William Hill could, in many ways, be a poster child for much of what ails corporate Britain.
The bookie, which has today installed former Ladbrokes man and Football Association director Roger Devlin as chairman, was just about the best in the business when Ralph Topping stepped down as CEO.
Sure, it wasn’t without its challenges, but it gave every impression of being able to meet them.
The person its board selected to do that was James Henderson, a 31 year veteran of the company.
It paid him £1.4m in 2014 and just over £900,000 in 2015, the sort of money CEOs expect before getting out of bed in the morning.
But all that “motivation” (even more was left on the table) didn’t do the company any good as it made a nasty habit of falling at its fences.
The nearly 2,500 strong estate of betting shops did well enough under Mr Henderson’s tenure, but fixed odds betting terminals made that easier than it might have looked.
The real problem was with online, the most important part of the business, which stalled. The website was rubbish. The introduction of a mobile new app fell flat.
Rivals completed deals (Ladbrokes with Coral and likely now GVC, Betfair with Paddy Power). Hill’s just made bad bets.
People connected to the business that I’ve spoken to say the cracks could be seen early on in Mr Henderson’s tenure. Rather than responding and admitting to a mistake, outgoing chairman Gareth Davis (paid just over £300,000) and his fellow non executive directors (just under £60,000 rising to nearly £90,000 for their part time roles) stuck with their man.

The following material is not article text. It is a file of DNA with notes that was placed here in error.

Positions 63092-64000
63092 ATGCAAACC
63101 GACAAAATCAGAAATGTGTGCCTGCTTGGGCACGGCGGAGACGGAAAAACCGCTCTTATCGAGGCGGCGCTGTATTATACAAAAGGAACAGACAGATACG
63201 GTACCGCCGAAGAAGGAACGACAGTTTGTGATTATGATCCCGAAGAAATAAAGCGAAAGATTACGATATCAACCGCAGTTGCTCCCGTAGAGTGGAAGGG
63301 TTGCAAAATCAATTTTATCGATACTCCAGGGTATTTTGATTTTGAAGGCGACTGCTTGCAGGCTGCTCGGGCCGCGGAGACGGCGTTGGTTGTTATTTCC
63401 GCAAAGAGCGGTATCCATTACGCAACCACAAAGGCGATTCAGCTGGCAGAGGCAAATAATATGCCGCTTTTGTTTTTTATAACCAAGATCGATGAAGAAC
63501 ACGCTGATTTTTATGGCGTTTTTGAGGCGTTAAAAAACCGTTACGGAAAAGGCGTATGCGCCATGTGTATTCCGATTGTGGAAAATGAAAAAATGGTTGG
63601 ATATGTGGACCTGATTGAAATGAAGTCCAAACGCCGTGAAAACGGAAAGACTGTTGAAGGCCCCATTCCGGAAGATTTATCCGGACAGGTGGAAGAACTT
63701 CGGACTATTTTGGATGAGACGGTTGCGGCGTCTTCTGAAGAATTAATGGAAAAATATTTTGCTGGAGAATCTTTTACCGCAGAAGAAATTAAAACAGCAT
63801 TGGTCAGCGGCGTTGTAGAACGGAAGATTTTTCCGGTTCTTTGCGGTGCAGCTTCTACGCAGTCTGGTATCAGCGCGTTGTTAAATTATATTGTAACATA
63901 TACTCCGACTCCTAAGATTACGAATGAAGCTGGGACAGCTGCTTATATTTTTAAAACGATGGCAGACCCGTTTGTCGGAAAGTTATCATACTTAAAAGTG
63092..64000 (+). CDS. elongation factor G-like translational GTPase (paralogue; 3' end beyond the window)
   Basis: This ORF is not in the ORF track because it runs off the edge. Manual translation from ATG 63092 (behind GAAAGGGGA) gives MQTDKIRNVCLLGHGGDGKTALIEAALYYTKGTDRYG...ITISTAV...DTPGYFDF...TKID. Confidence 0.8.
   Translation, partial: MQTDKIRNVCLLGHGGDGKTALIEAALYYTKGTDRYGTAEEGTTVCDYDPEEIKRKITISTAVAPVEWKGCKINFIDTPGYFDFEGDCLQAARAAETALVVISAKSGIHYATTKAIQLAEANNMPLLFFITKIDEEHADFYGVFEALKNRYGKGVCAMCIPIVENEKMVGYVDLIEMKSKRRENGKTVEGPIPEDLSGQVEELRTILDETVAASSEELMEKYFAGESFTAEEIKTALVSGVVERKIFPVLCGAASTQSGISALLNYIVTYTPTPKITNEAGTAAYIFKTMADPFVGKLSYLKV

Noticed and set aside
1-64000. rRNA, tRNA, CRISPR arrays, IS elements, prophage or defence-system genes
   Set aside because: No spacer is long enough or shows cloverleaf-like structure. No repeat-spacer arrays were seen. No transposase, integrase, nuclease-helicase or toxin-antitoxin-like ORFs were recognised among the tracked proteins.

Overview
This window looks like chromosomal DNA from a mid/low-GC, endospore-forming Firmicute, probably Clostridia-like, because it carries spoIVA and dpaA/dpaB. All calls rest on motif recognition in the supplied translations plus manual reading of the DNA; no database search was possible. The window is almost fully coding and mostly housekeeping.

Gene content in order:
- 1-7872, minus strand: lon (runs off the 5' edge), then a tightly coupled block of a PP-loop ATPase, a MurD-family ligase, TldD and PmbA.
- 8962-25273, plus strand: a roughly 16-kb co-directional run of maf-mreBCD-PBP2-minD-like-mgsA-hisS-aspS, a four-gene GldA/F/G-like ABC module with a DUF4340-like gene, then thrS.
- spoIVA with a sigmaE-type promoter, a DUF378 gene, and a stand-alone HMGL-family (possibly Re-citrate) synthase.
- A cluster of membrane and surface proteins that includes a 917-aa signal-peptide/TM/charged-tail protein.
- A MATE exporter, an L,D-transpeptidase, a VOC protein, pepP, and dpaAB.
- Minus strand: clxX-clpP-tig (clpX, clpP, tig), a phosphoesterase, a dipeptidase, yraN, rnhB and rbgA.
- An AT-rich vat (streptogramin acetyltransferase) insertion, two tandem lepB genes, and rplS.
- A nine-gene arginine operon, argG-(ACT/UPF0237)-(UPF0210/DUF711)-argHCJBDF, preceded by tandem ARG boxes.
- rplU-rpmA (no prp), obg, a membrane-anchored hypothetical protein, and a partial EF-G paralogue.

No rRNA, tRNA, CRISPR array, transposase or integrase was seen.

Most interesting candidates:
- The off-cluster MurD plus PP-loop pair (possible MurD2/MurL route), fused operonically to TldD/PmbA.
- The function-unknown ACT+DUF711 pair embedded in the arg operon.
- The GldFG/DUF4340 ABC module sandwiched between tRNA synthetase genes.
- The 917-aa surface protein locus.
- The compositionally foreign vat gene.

They finally pulled the plug after two years, by which time the company had fallen badly behind. Money for nothing then.
Can Mr Devlin do any better?
Along with CEO Philip Bowcock, the former finance director, who it’s fair to say wasn’t at the top of the board’s wish list to replace Mr Henderson, he has to plot a course through some very heavy ground.
The FOBT crutch, which has kept lots of betting shops ticking over, is set to be shortened with the Government consulting on cutting the maximum stake from £100 to between £2 and £50, with the smart money on a compromise of perhaps £20. Hill’s is working on a deal in Australia, but it’s small beer compared to what its rivals have been doing.
Mr Devlin, who has his fingers in many pies, but will give some of them up (including his job at the FA), acknowledged upon his appointment that the business faces “immediate challenges” but argued that it has “considerable medium and longer term opportunities” while gushing about the brand.
The latter is indeed still a powerful asset, but it’s not something to rely on. There are plenty of newish ones, which weren’t around five or ten years ago but have proved very effective at picking up the punter’s pound.
William Hill still has the kernel of a good business and Mr Devlin is justified in talking about opportunities, starting with the those offered by 2018 being a World Cup year.
What he and Mr Bowcok have to prove is that they can earn their outsized salaries by seizing them. Pulling off a decent sized deal would be a good place to start that process.